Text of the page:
Great piece about our most iconic character:
The familiar film Tarzan has often been a monosyllabic brute, a far cry from the erudite version Burroughs envisioned in his novels (which informs Skarsgard’s portrayal). Nearly 60 official Tarzan films have been produced, with more than 20 actors taking on the role. Not all the films have been great; some have been notable only for being terrible. And certainly the cinematic Tarzan has a less fantastical tone than many of the novels, which boasted hidden cities, lost Roman legions, and a trips to lands populated by dinosaurs. But in nearly a century of Tarzan films, there’s plenty of good stuff. Here’s my Top 10.
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Excellent article about all the Tarzan books that have been printed over the last 100 years by the Owl:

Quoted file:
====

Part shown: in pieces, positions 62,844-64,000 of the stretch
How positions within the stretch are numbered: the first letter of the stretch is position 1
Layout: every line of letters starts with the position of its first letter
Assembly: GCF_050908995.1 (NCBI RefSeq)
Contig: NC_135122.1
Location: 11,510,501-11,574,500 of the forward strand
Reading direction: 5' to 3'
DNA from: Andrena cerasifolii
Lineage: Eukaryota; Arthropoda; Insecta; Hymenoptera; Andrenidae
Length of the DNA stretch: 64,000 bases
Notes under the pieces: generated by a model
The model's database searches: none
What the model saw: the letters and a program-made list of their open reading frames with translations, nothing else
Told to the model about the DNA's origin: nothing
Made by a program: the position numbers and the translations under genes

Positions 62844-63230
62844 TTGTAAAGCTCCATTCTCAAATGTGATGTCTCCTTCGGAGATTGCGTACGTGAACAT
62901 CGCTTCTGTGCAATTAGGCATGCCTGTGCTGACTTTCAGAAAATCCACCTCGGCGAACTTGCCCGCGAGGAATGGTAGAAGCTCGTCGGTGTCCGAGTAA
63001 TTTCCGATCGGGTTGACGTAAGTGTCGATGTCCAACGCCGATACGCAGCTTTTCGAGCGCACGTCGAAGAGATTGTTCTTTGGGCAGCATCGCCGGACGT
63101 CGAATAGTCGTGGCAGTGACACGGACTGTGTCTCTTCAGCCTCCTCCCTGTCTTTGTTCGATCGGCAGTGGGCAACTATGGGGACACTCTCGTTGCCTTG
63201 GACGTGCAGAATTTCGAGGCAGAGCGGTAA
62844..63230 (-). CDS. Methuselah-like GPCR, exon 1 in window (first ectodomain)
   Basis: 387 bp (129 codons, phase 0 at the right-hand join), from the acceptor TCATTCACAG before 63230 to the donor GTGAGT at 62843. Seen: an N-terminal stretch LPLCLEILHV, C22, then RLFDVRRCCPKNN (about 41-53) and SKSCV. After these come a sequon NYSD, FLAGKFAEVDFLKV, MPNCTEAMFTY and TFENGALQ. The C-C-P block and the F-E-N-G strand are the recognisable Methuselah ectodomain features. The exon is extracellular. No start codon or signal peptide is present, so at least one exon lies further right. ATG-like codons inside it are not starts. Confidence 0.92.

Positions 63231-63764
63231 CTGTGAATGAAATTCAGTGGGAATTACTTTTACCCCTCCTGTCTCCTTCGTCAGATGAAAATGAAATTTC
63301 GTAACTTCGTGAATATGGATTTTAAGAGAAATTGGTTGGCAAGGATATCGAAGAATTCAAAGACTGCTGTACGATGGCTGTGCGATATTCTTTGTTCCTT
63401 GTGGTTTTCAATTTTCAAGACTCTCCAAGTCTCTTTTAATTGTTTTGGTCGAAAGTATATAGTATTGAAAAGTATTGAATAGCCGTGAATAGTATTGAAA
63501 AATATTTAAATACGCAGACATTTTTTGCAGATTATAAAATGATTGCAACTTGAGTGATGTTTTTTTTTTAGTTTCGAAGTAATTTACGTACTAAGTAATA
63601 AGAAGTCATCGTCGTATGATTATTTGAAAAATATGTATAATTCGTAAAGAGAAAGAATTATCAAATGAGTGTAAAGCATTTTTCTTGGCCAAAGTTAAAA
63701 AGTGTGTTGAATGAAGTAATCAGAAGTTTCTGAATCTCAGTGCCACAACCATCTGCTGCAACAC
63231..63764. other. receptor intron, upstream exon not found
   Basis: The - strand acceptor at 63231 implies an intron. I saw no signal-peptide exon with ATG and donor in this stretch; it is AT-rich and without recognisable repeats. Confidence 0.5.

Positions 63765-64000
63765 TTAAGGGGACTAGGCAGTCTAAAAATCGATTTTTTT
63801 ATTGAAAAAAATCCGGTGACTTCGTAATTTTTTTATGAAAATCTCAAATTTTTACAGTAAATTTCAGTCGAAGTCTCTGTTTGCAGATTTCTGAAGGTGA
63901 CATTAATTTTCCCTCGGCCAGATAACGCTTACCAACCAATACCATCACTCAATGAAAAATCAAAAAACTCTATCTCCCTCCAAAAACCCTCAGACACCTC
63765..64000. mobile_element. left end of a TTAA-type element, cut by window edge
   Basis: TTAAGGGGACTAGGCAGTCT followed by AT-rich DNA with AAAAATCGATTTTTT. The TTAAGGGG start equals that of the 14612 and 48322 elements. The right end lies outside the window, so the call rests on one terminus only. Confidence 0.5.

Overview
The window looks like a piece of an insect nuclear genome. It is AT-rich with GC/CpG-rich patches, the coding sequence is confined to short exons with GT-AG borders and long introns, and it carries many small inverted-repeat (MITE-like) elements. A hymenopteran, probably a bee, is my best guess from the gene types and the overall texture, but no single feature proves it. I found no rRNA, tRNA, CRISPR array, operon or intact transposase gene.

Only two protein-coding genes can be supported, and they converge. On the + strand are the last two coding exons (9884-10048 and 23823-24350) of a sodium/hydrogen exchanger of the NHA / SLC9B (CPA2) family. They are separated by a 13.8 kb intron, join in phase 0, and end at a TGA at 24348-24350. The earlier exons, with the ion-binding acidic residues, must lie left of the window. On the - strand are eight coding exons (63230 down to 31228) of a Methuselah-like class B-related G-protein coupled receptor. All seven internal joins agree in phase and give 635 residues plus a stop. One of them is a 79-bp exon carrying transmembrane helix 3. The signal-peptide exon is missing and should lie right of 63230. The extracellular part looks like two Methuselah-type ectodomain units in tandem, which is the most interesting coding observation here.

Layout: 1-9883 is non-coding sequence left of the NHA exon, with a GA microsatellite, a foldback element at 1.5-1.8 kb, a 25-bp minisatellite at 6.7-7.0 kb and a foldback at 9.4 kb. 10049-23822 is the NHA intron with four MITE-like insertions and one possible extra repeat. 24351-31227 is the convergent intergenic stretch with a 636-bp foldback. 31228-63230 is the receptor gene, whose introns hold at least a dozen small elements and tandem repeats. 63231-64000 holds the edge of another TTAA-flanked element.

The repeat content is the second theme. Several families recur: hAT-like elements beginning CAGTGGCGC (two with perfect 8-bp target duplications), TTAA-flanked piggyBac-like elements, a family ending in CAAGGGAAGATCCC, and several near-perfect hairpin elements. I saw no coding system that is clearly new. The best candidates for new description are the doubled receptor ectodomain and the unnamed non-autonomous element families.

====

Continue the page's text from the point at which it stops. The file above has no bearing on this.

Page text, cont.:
The literary Tarzan was born in October, 1912 when he appeared in a special issue of The All-Story, a popular magazine which usually serialized its stories in several issues, but the editors were so impressed with “Tarzan of the Apes” that they published the entire story in one issue. The author was, of course, Edgar Rice Burroughs, who was born in Chicago in 1875 and was virtually unknown to the reading public before Tarzan leaped into print in All-Story. Actually, it was the second story of Mr. Burroughs to be published in All-Story. His first story was a Martian romance which ran as a six-part serial from February to July, 1912, published under the pseudonym of “Norman Bean.” The story had been retitled by the editor as “Under the Moons of Mars.” Burroughs had used the pseudonym of “Normal Bean” to convince readers that he was not off his rocker by writing a fantasy of little green men from Mars. But the editors thought it was a typo and changed the name to “Norman Bean” when they published it. This ruined Burroughs’ little joke, so he dropped the alias and submitted all future stories under his own name. When Tarzan was first published in 1912, the title page read: “Tarzan of the Apes by Edgar Rice Burroughs (Norman Bean)” to identify the real name of the author of “Under the Moons of Mars” for the reading public.
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